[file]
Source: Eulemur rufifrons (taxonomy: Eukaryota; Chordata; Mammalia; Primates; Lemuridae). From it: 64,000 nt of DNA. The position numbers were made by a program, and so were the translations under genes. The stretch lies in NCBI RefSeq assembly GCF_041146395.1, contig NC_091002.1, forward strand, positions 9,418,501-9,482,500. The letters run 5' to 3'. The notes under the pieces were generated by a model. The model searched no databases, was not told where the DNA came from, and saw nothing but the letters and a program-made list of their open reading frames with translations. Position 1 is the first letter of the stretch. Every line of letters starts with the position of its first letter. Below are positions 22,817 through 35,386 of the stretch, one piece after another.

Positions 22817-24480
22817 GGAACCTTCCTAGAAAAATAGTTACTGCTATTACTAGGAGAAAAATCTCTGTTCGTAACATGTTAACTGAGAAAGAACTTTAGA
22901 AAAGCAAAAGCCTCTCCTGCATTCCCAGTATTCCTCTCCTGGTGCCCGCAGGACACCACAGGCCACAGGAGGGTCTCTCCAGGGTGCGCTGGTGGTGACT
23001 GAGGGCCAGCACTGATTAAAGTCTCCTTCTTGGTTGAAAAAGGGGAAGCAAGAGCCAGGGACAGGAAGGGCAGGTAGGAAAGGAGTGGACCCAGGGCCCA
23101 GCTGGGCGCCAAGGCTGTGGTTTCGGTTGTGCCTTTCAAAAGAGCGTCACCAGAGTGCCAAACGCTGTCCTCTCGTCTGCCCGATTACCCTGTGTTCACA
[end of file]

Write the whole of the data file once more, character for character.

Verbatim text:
Source: Eulemur rufifrons (taxonomy: Eukaryota; Chordata; Mammalia; Primates; Lemuridae). From it: 64,000 nt of DNA. The position numbers were made by a program, and so were the translations under genes. The stretch lies in NCBI RefSeq assembly GCF_041146395.1, contig NC_091002.1, forward strand, positions 9,418,501-9,482,500. The letters run 5' to 3'. The notes under the pieces were generated by a model. The model searched no databases, was not told where the DNA came from, and saw nothing but the letters and a program-made list of their open reading frames with translations. Position 1 is the first letter of the stretch. Every line of letters starts with the position of its first letter. Below are positions 22,817 through 35,386 of the stretch, one piece after another.

Positions 22817-24480
22817 GGAACCTTCCTAGAAAAATAGTTACTGCTATTACTAGGAGAAAAATCTCTGTTCGTAACATGTTAACTGAGAAAGAACTTTAGA
22901 AAAGCAAAAGCCTCTCCTGCATTCCCAGTATTCCTCTCCTGGTGCCCGCAGGACACCACAGGCCACAGGAGGGTCTCTCCAGGGTGCGCTGGTGGTGACT
23001 GAGGGCCAGCACTGATTAAAGTCTCCTTCTTGGTTGAAAAAGGGGAAGCAAGAGCCAGGGACAGGAAGGGCAGGTAGGAAAGGAGTGGACCCAGGGCCCA
23101 GCTGGGCGCCAAGGCTGTGGTTTCGGTTGTGCCTTTCAAAAGAGCGTCACCAGAGTGCCAAACGCTGTCCTCTCGTCTGCCCGATTACCCTGTGTTCACA